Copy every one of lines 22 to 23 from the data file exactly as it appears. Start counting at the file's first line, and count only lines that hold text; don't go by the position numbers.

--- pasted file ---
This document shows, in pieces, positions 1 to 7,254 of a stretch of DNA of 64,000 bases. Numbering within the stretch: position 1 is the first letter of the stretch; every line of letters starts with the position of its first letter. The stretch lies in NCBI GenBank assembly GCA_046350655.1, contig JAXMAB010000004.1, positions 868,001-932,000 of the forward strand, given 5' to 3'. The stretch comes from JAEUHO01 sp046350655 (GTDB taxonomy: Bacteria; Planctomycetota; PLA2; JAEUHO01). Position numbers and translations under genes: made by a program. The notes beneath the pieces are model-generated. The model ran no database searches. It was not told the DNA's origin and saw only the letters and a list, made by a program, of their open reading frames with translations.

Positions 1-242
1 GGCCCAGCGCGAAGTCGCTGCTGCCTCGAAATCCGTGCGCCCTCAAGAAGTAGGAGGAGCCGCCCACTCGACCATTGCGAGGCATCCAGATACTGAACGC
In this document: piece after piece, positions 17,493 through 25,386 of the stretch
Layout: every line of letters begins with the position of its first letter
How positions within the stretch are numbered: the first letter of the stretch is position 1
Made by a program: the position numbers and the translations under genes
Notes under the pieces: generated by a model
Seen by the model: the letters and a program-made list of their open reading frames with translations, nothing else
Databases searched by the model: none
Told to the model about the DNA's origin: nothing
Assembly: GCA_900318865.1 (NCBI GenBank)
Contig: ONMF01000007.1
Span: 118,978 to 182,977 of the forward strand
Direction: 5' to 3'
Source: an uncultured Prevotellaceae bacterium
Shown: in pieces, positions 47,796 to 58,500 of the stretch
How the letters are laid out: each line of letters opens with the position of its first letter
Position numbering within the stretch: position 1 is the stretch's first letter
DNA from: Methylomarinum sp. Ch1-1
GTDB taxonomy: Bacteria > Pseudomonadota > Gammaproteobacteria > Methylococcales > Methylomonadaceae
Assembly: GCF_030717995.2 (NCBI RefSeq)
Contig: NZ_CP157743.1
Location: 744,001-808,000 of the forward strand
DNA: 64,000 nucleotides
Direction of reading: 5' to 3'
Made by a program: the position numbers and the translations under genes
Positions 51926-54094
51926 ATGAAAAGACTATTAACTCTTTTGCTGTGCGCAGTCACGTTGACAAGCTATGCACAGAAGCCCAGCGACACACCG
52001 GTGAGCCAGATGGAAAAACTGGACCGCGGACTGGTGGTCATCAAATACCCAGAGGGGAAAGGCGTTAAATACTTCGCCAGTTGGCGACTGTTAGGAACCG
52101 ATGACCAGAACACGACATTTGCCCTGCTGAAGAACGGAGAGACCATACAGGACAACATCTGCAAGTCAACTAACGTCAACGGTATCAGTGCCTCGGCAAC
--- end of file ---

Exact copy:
Assembly: GCF_030717995.2 (NCBI RefSeq)
Contig: NZ_CP157743.1